Well, maybe not eliminate alcoholics - that would empty San Francisco - but reduce the number of Tenderloin alcoholics, primarily the homeless ones. They're the ones that hit San Francisco's city budget hard. The more affluent ones are budget positives - we don't want to mess with them.
In fact we encourage them to drink more, live it up - at least up to the point their livers can take.
One of my favorite columnists is C. W. Nevius of the San Francisco Chronicle. A few months ago he had some great columns about homelessness in San Francisco which placed most of the blame for homelessness on the homeless. And their wild-eyed enablers of every liberal stripe except a practical one.
That’s earth shattering (a description not in favor in San Francisco) for a San Francisco columnist to see what is real, instead of what political correctness dictates.
However, CW blew it on the proliferation of liquor stores where alcoholics live. The question that immediately sprung forth in my head was: Do alcoholics live by liquor stores, or do liquor stores locate where people want to buy alcohol.?
If San Francisco liquor stores were located at least 500 feet apart, would there be fewer alcoholics in San Francisco? 1,000 feet?
No, although the extra walking would make them healthier alcoholics.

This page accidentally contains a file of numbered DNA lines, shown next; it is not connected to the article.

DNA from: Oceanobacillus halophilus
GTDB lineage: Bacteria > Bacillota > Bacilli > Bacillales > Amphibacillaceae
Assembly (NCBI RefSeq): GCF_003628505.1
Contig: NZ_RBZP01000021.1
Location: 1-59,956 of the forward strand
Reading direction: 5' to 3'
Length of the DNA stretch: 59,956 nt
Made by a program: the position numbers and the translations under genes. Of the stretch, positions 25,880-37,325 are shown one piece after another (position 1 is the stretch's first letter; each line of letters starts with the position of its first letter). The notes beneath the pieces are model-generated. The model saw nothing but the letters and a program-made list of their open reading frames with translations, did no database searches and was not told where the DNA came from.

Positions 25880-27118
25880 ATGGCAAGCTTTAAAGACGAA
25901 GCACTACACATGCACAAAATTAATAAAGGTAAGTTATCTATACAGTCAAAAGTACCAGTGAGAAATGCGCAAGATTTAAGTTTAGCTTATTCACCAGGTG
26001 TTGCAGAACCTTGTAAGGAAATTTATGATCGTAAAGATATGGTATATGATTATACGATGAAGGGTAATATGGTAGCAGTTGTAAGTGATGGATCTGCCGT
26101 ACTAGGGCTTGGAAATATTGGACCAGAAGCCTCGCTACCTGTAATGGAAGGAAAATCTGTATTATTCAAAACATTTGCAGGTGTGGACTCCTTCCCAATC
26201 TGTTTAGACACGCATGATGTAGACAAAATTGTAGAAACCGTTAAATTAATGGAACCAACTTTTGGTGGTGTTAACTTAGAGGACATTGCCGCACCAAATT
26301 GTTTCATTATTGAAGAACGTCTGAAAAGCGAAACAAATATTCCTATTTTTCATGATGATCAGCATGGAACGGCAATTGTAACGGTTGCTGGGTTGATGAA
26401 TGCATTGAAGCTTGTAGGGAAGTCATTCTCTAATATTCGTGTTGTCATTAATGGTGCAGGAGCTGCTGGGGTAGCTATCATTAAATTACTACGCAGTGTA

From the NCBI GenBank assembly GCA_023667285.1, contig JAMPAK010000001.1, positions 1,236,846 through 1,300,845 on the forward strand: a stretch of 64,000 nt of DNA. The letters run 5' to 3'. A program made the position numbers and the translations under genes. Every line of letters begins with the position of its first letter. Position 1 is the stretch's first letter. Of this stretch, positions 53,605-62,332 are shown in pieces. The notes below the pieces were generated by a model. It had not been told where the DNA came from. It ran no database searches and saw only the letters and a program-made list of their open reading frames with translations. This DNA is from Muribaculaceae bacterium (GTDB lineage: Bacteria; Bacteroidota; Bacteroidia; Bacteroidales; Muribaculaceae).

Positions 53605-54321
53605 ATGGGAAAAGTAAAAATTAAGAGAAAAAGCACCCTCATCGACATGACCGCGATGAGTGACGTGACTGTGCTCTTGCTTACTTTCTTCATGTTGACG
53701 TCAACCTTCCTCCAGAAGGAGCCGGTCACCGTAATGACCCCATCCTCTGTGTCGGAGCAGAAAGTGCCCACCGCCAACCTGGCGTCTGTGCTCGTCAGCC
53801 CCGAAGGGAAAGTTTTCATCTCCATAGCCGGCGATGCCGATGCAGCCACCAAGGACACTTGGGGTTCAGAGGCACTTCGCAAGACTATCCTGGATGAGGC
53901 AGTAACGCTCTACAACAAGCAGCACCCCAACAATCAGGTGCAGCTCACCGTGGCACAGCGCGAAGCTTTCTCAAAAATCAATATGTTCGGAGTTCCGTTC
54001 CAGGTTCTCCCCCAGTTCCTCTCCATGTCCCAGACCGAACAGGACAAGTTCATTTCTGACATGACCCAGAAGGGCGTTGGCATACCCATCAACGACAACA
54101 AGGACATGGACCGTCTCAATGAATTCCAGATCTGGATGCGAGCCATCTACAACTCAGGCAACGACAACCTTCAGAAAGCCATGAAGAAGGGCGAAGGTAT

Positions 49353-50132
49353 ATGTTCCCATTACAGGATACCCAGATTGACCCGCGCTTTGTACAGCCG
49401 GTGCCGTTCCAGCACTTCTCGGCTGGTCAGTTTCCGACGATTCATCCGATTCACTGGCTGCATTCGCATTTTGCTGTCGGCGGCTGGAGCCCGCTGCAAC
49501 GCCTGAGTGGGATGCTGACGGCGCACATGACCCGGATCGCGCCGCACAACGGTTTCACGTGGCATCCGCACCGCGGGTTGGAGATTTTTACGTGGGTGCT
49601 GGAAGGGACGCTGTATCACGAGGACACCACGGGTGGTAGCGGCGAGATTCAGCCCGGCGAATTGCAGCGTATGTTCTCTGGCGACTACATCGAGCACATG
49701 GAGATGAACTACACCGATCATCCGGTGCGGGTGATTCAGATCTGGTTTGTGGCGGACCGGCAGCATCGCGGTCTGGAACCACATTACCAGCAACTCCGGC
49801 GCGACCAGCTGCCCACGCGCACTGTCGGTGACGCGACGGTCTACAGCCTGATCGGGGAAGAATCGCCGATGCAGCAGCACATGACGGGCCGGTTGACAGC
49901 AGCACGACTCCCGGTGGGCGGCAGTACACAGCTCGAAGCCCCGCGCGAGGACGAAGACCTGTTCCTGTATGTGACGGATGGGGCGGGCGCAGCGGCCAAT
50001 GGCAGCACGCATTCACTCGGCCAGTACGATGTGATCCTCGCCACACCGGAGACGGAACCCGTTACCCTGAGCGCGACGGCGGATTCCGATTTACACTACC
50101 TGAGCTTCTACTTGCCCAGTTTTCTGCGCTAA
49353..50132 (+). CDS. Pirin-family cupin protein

If San Francisco reduced its number of liquor stores by 26 percent, as Oakland has, would there be fewer alcoholics in San Francisco?
Hint: There aren’t fewer in Oakland.
As Jimmy Shamiel, vice-president of the Arab American Grocers noted, “…crime hasn’t gone down in Oakland (Strong Ox Note: it’s gone up). So maybe we need to address the issues rather than scapegoat small businessmen.”
One thing that would happen is that while a bunch of liquor store owners would lose their businesses, the ones left would be much more profitable.
None of the “creative approaches” taken by other cities mentioned in CW’s article seemed to have the slightest chance of reducing alcoholism in San Francisco, or in the other cities either. They might reduce the number of stores, increase fees per store while decreasing total fee revenue by reducing the number of stores, create more vacant store space in already economically depressed areas, and drive some businesses and jobs away.
But reduce alcoholism in San Francisco?
Cutting the number of liquor stores would be like Prohibition without any prohibitions.
Combating alcoholism by reducing the number of liquor stores reminds me of the idiocy of rent control. Rent control laws result in fewer rental units being built, in existing units being converted to condominiums, and rental rates going sky high because an ever increasing demand is facing an ever shrinking supply.
One of Alice’s old boyfriends, who owns several rental units in San Francisco, loves rent control, because it restricts and even eliminates competition. It’s easy for him to get very high rents for his units, and to keep raising his rents, as long as he makes sure to rent only to younger, mobile tenants. And to be very vigilant to prevent them from illegally sub-leasing to others.
Rent control is the primary reason that there are no affordable rental units in San Francisco for low-income families.
It’s a landlord’s best friend.
As with most loopy liberal ideas, rent control hurts the ones it was supposed to help, and helps the ones it was supposed to control.